In order to assist researchers explore the full potential of distributed recycling of post-consumer polymer waste, this article describes a recyclebot, which is a waste plastic extruder capable of making commercial quality 3-D printing filament. The device design takes advantage of both the open source hardware methodology and the paradigm developed by the open source self-replicating rapid prototyper (RepRap) 3-D printer community. Specifically, this paper describes the design, fabrication and operation of a RepRapable Recyclebot, which refers to the Recyclebot’s ability to provide the filament needed to largely replicate the parts for the Recyclebot on any type of RepRap 3-D printer. The device costs less than $700 in mate rials and can be fabricated in about 24 h. Filament is produced at 0.4 kg/h using 0.24 kWh/kg with a diameter ±4.6%. Thus, filament can be manufactured from commercial pellets for <22% of commercial filament costs. In addition, it can fabricate recycled waste plastic into filament for 2.5 cents/kg, which is <1000X commercial filament costs. The system can fabricate filament from polymers with extrusion temperatures <250 °C and is thus capable of manufacturing custom filament over a wide range of thermopolymers and composites for material science studies of new materials and recyclability studies, as well as research on novel applications of fused filament based 3-D printing.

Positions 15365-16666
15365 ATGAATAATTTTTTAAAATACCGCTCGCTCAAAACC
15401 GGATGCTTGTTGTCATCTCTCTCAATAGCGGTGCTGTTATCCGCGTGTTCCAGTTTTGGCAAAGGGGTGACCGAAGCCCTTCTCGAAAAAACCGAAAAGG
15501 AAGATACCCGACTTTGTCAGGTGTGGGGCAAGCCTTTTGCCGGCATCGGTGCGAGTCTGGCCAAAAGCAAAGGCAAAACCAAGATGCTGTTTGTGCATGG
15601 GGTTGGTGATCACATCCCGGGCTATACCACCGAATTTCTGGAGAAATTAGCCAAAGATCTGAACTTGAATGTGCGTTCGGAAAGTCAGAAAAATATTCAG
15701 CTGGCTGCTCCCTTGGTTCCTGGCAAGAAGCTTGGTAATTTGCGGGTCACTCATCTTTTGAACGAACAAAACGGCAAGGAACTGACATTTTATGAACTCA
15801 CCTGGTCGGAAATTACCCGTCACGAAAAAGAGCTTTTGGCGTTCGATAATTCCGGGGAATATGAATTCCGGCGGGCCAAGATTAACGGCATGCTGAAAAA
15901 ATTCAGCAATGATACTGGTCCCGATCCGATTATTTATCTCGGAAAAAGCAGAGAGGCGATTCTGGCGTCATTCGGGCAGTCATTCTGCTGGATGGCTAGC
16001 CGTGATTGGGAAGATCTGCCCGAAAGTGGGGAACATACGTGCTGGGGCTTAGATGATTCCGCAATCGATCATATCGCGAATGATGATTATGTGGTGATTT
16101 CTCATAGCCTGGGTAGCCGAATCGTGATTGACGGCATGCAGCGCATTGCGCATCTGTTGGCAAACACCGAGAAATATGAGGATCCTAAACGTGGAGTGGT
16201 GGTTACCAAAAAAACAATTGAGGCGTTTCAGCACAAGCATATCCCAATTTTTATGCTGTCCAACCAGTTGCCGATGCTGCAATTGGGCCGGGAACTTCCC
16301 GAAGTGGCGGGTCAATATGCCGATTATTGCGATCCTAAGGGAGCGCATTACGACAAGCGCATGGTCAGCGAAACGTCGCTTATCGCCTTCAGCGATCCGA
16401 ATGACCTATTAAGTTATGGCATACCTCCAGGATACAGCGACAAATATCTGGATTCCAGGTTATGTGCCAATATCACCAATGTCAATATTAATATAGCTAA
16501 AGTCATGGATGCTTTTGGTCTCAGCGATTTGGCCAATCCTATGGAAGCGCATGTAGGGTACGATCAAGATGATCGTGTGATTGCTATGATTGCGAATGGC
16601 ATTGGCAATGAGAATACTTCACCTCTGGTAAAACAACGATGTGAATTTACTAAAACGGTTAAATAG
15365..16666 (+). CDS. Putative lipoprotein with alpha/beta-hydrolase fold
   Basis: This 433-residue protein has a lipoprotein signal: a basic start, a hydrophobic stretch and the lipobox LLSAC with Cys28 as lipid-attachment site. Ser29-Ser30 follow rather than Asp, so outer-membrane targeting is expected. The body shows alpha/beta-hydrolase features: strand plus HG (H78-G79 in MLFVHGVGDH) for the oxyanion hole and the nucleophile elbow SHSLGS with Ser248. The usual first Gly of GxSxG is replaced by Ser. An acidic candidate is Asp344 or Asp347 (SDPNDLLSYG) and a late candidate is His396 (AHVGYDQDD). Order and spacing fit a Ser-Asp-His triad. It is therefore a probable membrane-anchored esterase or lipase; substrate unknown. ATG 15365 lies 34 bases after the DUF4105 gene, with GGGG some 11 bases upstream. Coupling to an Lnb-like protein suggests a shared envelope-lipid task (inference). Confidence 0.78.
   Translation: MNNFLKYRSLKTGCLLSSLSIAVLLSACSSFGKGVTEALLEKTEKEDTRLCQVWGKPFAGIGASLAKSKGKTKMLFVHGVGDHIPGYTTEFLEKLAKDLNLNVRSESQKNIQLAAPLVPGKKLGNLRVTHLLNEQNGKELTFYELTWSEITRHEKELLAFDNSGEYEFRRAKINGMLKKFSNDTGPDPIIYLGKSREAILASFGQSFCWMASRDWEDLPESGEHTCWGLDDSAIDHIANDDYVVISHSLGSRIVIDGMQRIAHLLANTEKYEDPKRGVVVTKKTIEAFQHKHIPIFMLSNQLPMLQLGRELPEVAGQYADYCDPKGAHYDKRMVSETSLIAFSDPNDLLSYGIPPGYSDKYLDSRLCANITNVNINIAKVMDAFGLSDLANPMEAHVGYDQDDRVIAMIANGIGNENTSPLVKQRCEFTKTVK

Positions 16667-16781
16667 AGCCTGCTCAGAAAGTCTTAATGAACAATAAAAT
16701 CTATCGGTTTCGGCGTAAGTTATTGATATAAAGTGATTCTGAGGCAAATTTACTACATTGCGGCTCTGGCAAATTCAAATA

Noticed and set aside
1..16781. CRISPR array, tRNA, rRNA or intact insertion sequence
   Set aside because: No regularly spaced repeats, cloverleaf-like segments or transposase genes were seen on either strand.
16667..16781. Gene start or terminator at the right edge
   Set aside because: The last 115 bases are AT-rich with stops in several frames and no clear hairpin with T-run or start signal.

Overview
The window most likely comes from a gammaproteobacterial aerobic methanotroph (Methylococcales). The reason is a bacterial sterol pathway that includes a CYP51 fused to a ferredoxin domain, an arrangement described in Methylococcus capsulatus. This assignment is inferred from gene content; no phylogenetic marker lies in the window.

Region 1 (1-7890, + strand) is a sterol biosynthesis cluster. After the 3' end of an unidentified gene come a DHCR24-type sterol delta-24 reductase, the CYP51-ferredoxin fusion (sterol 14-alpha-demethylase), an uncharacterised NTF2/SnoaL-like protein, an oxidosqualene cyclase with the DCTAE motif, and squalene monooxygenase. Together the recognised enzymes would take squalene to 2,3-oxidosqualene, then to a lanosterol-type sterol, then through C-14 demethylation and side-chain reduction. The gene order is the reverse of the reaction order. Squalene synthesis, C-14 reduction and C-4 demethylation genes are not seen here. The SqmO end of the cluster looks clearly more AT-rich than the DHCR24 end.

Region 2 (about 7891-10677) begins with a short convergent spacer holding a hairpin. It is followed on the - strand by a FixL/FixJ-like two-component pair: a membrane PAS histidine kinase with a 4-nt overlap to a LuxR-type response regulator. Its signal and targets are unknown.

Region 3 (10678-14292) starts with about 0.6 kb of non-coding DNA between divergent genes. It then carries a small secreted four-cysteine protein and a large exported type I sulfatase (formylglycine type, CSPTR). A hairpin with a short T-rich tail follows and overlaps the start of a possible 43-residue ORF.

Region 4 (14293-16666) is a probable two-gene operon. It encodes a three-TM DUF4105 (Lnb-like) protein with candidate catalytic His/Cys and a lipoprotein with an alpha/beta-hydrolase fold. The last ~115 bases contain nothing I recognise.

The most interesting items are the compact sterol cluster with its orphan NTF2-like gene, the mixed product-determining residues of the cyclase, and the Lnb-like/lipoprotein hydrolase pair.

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This is genuinely amazing. My brain is exploding as I'm realizing the size of the impact this can have on the environment and plastic waste.
I've been sort it lightly following some of the open source hardware on precious plastics, this sounds exactly like something they would be doing. Are you working with them? If so that's awesome!
Thank you! We certainly know of PP but are not directly working with them -- they have real strength in machine shop work - which we only sometimes do (depending on students and shop availability - as it often is booked solid mid semester) so we have been trying to push really hard on more accessible replication techniques. This ones still has a long way to go - I am sure we can push the costs further down - currently we are working on a webcam based filament diameter sensor feedback loop that will help simplify it again....
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